Plaintiffs also contend that any donning-and-doffing pay provided under defendant's compensation system was uniformly inadequate, and offer testimony regarding the actual amounts of time such activities would take. The record does not, however, sufficiently demonstrate such uniform inadequacy. For instance, both Marco and another named plaintiff, Seferina Caba, testified that they would arrive significantly — and sometimes as much as one hour — before their shift in order to don their PPE and prepare for work. The evidence, however, does not indicate that defendant required them to arrive at these times, or that all workers required this amount of time to prepare. Workers certainly would need to arrive early enough to don the necessary PPE and prepare for the line to start in their department, but the evidence suggests that this could be done in a matter of minutes, with the precise amount of time varying by department and position. Based on such evidence, the Court cannot conclude that defendant's liability for undercompensation can be collectively addressed in this case.

The Court will address these reasons in greater detail below, in the context of the theories of liability advanced by plaintiff.

A. Operation of, and compliance with, defendant's compensation system

Plaintiffs contend that defendant's compensation system did not operate in the manner in which defendant claims. According to plaintiffs, "[d]efendant . . . follows a plant-wide policy that does not pay hourly production employees for all of the time they spend on pre- and post-shift work activities and unpaid meal periods," and these "pay policies are uniform and affect each class member similarly." (Pls.' Mem. in Opposition 1, Doc. 448.) In particular, plaintiffs contend that, rather than compensating hourly production workers for donning and doffing based upon the predetermined allowances set forth in the schedule, defendant actually compensated workers on a "gang-time" system, under which employees were only paid for time spent working while the production line was running. Plaintiffs point to other donning-and-doffing cases where a collective action has been certified in light of the gang-time system under which all class members were paid, and contend a similar result should be reached here. See, e.g., In re Tyson Foods, Inc., 694 F. Supp. 2d 1372, 1379-80 (M.D. Ga. 2010) (Land, J.); Johnson v. Koch Foods, Inc., 657 F. Supp. 2d 951, 955-56 (E.D. Tenn. 2009) (Jordan, J.);Bouaphakeo, 564 F. Supp. 2d at 898-99.

1. Whether defendant's official policy was to compensate on a gang-time basis

At the outset, the Court notes that the record supports defendant's explanation of its compensation system — namely, that defendant's official policy during the relevant time period was not to compensate hourly production workers according to a gang-time system, but rather to pay them the predetermined allowances for donning and doffing set forth in the schedule, with compensation departing from these scheduled times when workers arrived late or left early or when they were asked to come in early or stay late to work. In support of their claim that defendant's policy was to pay only for time spent working on the production line, plaintiffs refer to the deposition testimony of various defense witnesses, but these statements fail to support plaintiffs' position. For instance, plaintiffs rely upon deposition testimony offered by William Gruber, Vice President of Operations at the plant. (Gruber Dep. 46-55.) This testimony, however, does not state that defendant compensated on a gang-time basis, and regardless, as defendant correctly notes, the testimony describes defendant's practices before 2001 — prior to the implementation of the compensation system at issue in this case.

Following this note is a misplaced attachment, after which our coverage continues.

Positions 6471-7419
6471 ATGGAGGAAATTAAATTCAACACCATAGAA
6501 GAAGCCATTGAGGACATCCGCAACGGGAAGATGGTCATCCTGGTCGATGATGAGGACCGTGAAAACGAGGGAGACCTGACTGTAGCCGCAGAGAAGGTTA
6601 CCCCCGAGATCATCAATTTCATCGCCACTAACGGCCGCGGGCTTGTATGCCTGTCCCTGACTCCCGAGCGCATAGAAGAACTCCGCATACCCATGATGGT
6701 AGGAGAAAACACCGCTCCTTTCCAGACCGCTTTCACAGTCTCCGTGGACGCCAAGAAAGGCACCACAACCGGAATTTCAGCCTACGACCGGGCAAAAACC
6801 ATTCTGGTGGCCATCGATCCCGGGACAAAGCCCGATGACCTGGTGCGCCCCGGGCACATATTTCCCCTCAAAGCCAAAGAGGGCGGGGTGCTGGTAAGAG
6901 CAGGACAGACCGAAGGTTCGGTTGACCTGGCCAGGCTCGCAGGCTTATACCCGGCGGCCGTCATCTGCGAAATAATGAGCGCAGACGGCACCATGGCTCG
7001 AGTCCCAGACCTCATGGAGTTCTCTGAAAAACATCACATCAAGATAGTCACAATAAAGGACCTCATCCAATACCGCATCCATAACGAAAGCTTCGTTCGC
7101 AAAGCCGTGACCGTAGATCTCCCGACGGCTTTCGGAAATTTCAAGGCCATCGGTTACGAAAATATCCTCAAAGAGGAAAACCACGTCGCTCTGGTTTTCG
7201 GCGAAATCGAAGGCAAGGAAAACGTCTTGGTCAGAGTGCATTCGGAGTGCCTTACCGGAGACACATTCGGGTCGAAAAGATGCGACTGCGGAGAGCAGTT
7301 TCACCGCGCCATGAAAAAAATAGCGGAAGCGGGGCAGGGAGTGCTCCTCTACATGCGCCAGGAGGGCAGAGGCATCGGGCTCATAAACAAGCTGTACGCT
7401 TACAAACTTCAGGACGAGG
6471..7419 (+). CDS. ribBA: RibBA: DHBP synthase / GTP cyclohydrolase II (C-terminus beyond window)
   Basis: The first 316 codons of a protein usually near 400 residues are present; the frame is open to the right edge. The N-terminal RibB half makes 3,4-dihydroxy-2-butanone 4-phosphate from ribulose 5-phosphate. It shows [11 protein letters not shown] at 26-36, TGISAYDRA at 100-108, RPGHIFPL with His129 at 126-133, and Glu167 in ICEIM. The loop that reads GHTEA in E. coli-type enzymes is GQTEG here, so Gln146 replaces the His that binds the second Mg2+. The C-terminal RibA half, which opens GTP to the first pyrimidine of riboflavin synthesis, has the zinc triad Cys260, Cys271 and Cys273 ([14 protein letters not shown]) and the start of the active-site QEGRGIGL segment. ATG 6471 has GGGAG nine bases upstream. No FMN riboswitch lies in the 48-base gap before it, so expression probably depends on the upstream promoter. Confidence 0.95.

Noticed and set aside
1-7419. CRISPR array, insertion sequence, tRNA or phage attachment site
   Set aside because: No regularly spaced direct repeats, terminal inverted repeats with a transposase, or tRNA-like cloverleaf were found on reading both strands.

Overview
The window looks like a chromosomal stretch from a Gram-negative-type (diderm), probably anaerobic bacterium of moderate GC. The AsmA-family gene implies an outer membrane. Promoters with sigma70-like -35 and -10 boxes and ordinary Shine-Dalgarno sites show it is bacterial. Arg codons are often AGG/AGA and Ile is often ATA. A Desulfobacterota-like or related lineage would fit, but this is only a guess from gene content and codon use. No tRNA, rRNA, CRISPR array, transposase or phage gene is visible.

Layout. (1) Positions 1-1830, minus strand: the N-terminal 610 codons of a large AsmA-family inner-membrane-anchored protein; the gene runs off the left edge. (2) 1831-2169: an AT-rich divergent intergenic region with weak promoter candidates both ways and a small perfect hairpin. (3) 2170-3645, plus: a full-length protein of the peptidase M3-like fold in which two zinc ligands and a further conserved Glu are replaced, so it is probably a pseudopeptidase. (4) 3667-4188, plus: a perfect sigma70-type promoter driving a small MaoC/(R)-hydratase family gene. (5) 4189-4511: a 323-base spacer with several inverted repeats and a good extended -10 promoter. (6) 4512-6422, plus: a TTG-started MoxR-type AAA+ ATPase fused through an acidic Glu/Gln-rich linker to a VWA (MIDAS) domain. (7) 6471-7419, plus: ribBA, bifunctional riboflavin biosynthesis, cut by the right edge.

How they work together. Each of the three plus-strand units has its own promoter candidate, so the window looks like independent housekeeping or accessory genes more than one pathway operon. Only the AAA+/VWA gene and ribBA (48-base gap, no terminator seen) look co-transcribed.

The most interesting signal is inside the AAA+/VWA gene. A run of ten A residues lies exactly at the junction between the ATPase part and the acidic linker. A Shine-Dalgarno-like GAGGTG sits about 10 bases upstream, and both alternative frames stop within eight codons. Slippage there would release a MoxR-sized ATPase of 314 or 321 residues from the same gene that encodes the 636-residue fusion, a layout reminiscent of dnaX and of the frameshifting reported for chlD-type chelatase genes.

As to that compensation system, plaintiffs observe that the schedules used by defendant do not make clear whether they contemplate compensation for donning-and-doffing activities, as they do not specify what activities are to occur during what time periods, nor do they indicate when compensation begins and ends. Defendant, however, has produced ample evidence demonstrating that the schedule was promulgated in order to provide compensation for donning and doffing. The schedules themselves state that they are designed to "allow employees time for putting on their work equipment before entering departments." (P. Ex. 4.) Bruno Schmalhofer, CEO of defendant at the time the schedule was first implemented, testified that the schedule was developed in order to address undercompensation for donning and doffing that was identified during a DOL investigation; the internal time study performed in 2001, and communications between management personnel at the plant regarding the development and implementation of the schedule, likewise indicate that the new compensation system was intended to incorporate compensation for donning and doffing. (D. Exs. 4-7; Schmalhofer 5/18 Tr. 8:13-29:20; Tobias 5/18 Tr. 201:24-202:7.) Defendant's Employee Handbook reflects that the company's official policy was to abide by these schedules, stating that defendant has procedures to account for donning-and-doffing activities, and referring employees to bulletin boards — where defendant posted copies of the schedules — for times. Moreover, as detailed above, defendant has offered credible testimony that compensation generally tracked the schedules, and workers were paid based upon the times listed when appropriate.